Excellent chances of coming face to face with a whale shark in South Ari Atoll, Maldives. Image by Carpe Novo
Swimming with the biggest fish in the sea is often at the top of any divers bucket list. The whale shark is the largest fish in the ocean, but there is no reason to fear these gentle giants. Swimming alongside these polka-dot covered, huge creatures is an unforgettable experience, and one that can be combined with diving at some of the best sites in the world on an overnight liveaboard.
Whale sharks may be enormous (often growing to 12 metres in length) yet they feed on plankton, which is around 0.04% of its size. Whale sharks use their giant mouths like a net, scooping up plankton and unsuspecting small fish loitering near the surface of the ocean. Because of this, you’ll often find the best way to see these gentle giants is snorkeling rather than scuba diving.
Whale sharks are listed as vulnerable, however they are still hunted for their meat and fins, which is considered a gourmet delicacy in some Asian countries. When swimming with these gentle giants, ensuring you leave enough space between you and the shark is important. Whale sharks have a calm temperament, however swimming too close to them can scare them off and cut your encounter shorter than you’d like.
As mysterious as they are large, whale sharks are almost constantly migrating, following their food source. Scientists are yet to discover mating sites of these enormous fish, and believe them to be relatively solitary creatures. Whale sharks are found in tropical waters where there is an abundance of food; there are a few sites where encounters with these fish are almost guaranteed throughout the year.
Sea of Cortes, MEXICO
At certain time of the year, swimming with whale sharks in the Sea of Cortes, Mexico is almost guaranteed. Protected by the Gulf of California, the Sea of Cortez’s relatively calm water stretches for over 1000 kilometres. Almost a third of the world’s species of cetaceans can be found in this underwater microcosm, and along with whale sharks you can expect to have interactions with curious Californian sea lions, dolphins and manta rays. The Sea of Cortes diving season starts around July and wraps up in October.
South Ari Atoll, MALDIVES
Rated by Lonely Planet as one of the best spots to dive with whale sharks, the Maldives offers amazing encounters with whale sharks. In particular, South Ari Atoll is one of the best sites in the Maldives to swim with whale sharks.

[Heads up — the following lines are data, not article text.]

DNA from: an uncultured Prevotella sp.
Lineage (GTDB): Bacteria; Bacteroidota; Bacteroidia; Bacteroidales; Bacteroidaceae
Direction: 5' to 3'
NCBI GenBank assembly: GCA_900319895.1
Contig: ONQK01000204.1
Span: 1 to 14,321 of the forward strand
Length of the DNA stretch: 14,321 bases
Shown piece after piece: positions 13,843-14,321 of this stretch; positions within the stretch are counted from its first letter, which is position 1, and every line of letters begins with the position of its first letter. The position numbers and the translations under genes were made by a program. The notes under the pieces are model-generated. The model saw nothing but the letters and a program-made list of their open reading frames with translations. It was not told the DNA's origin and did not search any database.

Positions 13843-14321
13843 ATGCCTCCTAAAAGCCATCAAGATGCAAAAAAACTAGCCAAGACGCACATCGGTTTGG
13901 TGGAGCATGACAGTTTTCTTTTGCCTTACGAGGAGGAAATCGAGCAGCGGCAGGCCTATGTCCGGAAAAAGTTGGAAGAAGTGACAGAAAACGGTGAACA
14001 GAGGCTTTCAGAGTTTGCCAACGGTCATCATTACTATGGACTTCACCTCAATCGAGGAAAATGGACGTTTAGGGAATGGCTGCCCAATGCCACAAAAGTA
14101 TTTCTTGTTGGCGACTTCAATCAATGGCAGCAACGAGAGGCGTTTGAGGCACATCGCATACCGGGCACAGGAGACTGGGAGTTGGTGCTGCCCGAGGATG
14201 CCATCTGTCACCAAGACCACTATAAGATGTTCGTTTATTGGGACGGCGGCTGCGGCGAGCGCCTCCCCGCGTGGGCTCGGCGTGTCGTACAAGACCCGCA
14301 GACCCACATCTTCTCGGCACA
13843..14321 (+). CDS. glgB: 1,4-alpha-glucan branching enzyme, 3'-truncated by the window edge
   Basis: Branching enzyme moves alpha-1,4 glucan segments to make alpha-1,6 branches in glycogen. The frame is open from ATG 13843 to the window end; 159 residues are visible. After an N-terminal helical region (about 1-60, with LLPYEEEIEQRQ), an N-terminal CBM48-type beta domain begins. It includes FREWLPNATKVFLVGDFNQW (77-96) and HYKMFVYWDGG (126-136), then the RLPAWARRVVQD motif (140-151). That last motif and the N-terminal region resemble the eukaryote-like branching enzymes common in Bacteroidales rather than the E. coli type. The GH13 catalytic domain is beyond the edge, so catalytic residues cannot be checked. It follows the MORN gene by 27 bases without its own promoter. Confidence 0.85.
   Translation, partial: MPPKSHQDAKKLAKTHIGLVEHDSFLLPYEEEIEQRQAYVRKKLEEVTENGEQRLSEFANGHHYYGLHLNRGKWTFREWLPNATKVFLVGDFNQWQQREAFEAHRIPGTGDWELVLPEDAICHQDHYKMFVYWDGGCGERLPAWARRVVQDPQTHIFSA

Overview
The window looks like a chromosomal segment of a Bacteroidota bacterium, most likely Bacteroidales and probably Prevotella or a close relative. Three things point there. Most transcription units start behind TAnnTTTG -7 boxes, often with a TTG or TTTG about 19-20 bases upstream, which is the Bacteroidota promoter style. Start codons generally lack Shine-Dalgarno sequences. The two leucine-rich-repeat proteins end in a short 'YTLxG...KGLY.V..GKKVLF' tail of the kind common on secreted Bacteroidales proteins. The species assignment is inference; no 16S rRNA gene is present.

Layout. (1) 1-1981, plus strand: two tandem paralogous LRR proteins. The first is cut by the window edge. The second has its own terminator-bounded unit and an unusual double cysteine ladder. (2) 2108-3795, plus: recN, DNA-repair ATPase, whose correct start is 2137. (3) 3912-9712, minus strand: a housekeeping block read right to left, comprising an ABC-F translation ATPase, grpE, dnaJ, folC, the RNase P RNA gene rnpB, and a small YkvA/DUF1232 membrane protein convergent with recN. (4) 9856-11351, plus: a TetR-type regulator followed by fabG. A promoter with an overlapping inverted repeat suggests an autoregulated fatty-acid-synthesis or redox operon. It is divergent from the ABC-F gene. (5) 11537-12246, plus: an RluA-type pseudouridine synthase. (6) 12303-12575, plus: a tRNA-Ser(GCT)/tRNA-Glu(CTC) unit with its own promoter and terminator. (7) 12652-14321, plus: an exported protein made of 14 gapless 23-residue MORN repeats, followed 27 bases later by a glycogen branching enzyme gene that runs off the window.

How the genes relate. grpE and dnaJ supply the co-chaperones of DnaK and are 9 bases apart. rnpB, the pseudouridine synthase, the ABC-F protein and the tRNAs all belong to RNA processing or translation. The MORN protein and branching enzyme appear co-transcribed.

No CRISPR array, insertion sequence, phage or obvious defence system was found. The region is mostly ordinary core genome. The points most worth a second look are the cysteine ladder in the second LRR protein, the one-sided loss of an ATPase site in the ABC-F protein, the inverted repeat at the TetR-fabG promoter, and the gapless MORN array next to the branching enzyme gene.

South Ari Atoll is one of the largest atolls in the Maldives, and is scattered with pinnacles where pelagic species congregate, supplying divers with no shortage of incredible dive sites and more importantly, no shortage of whale shark interaction. At Maamigili Beyru in the southern part of Ari Atoll you’ll be able to come face to face with juvenile whale sharks as they can be spotted here year-round.
Cenderawasih Bay, INDONESIA
The luxurious WAOW in Indonesia.
Cenderawasih Bay in the northern Province of West Papua, Indonesia provides divers and snorkelers with a unique whale shark experience. Under the platforms of traditional fishing platforms; ‘bagans’, whale sharks gather to feed on the fish that slips through the local fishermen’s nets. Because of this, getting up close and personal with the whale sharks of Cenderawasih Bay is guaranteed. The WAOW liveaboard even runs a special itinerary dedicated to celebrating these magical creatures on their ‘Festival of Whale Sharks’ trip. The best time to visit the whale sharks of Cenderawasih Bay is when the weather is fine and calm, between April and November.
The beautiful SV Sea Shell in the Seychelles
Between June to December, whale sharks often visit the inner islands of the Seychelles. Whale sharks and marine life are well protected in the Seychelles, and over 1000 species of fish can be spotted in the waters around the islands.
The Seychelles is a perfect place for non-divers and divers alike. Liveaboards such as the SV Sea Shell and SV Sea Pearl offer a varied itinerary, which includes scuba diving, snorkeling and island exploring so you don’t have to be a hard-core dive enthusiast to visit this beautiful part of the world.
Darwin and Wolf Islands, THE GALAPAGOS
Three different ocean currents converge in the Galapagos archipelago, and currents bring nutrients. Of these three currents, there is always at least one bringing the whale sharks favourite food source, plankton. Thus whale sharks can be spotted year round in the Galapagos (along with a plethora of other amazing marine life) but these sightings increase when the yearly migration occurs. Between June and December, which is the dry season in the Galapagos Islands, whale sharks are regularly spotted in the waters surrounding Darwin and Wolf Islands.